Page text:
9 years ago
Reply to  Neil

Thank you so much for dropping by Neil! That’s awesome first-hand knowledge. What do you think about coming on our podcast? We’d give you a shout and just ask you to describe the program and more or less what you just commented here.

8 years ago

Last year I graduated with a B.A. in criminology and have had zero luck in landing a well paying job (been stuck at minimum wage jobs/dead end jobs). I’ve felt lost and confused for the past year. After some research about being a train conductor and stumbling upon this article i’m convinced that this is for me, it has been awhile since i’ve felt like I have some purpose in life.

Thank you, and I will follow up on how it goes

8 years ago
Reply to  Rob

This is great to hear Rob! Thanks a lot for the follow up. You just made my day!

7 years ago

I’m a railroad conductor/Locomotive engineer for CN in Canada. Took the conductor course at BCIT in Burnaby when I was 18, I’m 23 now and still pretty satisfied with my career choice. It’s far from perfect though, up until about a year ago I was basically homeless bouncing around the country chasing work because I didn’t have the seniority to hold a job at my home terminal. If you do go this route, be aware that you will probably have to either do same, or get laid off until you can hold a job. It’s a very difficult lifestyle to… Read more »

7 years ago
Reply to  Anonymous

You agree that’s not a bad deal then Anon? I mean, at 23 having reached that level of compensation and stability – I think a lot of young Canadians would trade places with you! Definitely sacrifices to be made though…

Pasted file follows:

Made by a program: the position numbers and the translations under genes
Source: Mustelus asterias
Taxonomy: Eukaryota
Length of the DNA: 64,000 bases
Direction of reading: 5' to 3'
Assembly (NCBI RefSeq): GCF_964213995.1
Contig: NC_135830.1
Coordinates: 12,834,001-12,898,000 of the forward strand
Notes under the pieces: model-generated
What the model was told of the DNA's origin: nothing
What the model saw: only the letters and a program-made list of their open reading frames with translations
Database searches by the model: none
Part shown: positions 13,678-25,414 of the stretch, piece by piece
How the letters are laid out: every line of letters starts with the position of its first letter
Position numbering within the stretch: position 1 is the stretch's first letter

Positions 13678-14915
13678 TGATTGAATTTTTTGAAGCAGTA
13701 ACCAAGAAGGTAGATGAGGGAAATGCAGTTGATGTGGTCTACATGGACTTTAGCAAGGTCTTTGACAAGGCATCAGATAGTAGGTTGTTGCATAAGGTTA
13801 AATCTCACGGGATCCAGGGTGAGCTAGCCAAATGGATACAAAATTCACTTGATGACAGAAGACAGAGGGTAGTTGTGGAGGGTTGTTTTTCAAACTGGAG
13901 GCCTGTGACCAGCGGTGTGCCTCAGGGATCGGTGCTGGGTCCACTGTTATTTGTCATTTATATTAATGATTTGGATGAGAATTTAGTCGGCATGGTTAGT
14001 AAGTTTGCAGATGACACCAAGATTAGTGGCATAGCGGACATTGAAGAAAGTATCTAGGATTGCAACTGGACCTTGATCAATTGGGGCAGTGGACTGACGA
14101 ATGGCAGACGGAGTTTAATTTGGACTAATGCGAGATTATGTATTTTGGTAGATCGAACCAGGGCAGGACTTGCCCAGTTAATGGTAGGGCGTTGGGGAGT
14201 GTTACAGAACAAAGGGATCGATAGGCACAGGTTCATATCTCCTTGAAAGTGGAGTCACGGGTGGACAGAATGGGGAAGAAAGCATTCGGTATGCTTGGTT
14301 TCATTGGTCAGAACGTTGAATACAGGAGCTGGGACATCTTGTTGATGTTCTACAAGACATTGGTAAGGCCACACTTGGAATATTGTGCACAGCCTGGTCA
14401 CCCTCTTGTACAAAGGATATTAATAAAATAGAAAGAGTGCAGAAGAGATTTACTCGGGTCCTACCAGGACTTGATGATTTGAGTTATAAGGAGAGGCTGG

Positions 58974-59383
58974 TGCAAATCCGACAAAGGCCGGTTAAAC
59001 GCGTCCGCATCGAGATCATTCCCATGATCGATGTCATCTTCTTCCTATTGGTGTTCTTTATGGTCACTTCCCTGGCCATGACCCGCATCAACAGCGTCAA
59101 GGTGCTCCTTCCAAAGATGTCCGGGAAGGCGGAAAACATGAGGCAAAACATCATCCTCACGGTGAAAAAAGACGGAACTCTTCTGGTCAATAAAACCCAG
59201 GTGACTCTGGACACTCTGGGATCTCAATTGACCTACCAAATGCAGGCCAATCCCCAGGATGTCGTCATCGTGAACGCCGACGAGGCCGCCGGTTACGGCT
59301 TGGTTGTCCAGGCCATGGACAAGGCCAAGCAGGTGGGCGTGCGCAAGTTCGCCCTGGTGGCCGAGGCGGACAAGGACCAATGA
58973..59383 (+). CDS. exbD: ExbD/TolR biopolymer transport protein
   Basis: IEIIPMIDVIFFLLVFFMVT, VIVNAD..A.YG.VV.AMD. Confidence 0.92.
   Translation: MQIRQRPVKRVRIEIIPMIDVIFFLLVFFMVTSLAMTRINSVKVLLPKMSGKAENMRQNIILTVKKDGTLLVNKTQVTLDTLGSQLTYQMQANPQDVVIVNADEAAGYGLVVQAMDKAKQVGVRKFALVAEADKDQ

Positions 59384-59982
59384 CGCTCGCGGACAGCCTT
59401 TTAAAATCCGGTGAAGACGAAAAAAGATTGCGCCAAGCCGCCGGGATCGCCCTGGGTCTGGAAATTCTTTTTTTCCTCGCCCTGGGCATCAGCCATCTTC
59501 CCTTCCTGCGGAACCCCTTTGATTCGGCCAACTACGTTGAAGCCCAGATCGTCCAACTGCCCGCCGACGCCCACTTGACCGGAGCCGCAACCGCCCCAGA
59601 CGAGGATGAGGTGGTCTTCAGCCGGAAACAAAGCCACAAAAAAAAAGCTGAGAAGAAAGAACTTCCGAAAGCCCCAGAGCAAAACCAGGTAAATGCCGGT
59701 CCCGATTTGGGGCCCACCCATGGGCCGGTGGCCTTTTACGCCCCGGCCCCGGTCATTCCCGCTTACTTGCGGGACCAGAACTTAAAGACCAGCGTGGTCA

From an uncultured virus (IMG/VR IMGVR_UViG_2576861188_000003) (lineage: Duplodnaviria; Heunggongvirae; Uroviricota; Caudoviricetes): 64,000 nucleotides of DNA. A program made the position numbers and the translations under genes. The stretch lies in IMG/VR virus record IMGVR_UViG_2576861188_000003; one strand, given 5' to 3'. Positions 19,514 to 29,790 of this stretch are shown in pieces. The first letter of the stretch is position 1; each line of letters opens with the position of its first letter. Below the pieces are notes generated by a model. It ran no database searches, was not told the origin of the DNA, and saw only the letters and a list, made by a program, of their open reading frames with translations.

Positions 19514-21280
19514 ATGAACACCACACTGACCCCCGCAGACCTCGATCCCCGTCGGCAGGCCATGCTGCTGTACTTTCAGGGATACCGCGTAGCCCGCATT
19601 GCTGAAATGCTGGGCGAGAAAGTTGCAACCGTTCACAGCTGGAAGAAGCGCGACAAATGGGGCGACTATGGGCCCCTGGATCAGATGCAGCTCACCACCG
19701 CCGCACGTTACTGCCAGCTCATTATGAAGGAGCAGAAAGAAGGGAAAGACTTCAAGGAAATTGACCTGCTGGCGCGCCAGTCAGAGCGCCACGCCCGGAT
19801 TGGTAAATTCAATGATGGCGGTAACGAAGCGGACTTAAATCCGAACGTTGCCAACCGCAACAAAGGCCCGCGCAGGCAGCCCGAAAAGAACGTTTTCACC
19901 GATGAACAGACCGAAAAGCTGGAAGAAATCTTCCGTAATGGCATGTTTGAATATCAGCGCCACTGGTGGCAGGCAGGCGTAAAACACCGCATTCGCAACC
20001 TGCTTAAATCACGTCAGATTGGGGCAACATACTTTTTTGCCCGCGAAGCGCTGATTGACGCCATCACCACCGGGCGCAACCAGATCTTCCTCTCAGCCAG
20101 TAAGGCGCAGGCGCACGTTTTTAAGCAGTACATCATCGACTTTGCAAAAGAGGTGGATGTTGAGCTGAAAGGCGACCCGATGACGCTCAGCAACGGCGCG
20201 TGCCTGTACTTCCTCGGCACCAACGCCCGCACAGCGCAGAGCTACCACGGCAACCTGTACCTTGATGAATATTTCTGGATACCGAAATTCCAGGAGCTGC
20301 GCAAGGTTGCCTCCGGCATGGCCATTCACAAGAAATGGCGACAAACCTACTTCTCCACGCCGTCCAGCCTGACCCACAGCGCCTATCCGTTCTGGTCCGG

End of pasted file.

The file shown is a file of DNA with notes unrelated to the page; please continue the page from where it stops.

7 years ago

If working as a conductor is in such high demand how come so many are laid off or at home waiting to get a phone call (spare board) which can come at any time of the day? Also if being a conductor is such gratifying job, why is it when you walk into a CN or CP bunk house they have a wall dedicated to brochures that deal with Depression, Anxeity, Suicide, Gambling, Drugs and Alcohol, Greiving, Divorce? A saying on the railroad is ” you can’t be happily married and be doing your job at the same time.” If… Read more »

franklin nwosu
5 years ago

i have msc in information technology from Asia but i found this railway conductor interesting so i applied for the programme at SAIT, hope they are approved to run the program, i mean their certificate on this program is recognize by the railway sector. please i need prompt advice to enable me to know what next to do as i am still waiting for the admission. thanks

5 years ago

This is was informative and enjoyable to read. You might want to correct the spelling and punctuation errors, though. For example, “series” should be changed to “serious,” unless “series cash” is an actual thing I missed learning about while numbing my mind watching too much Netflix. Still a great article, though.

5 years ago

im 60 years old, renovation and construction worker
am I too old to take the course to be a train conductor and be hired by cn as a conductor? I would like to work as a train conductor

Bajrang Singh
5 years ago

Sir, I m Indian railway employee as a train driver or locomotive pilot from last 7 year good experience of freight train, now I want to join Canada railway please tell me how it is possible on my email.

[…] In order to find jobs that few others want, you must get this middle-class, suburban ideal out of your mind. We recently published a post on a great-paying job that takes about 15 weeks of post-secondary training as it has a 100% employment rate. The problem is it requires non-traditional hours and living away from urban centers. What magical job might this be you ask? Some of you probably wanted to do it as a young child – a railway conductor. […]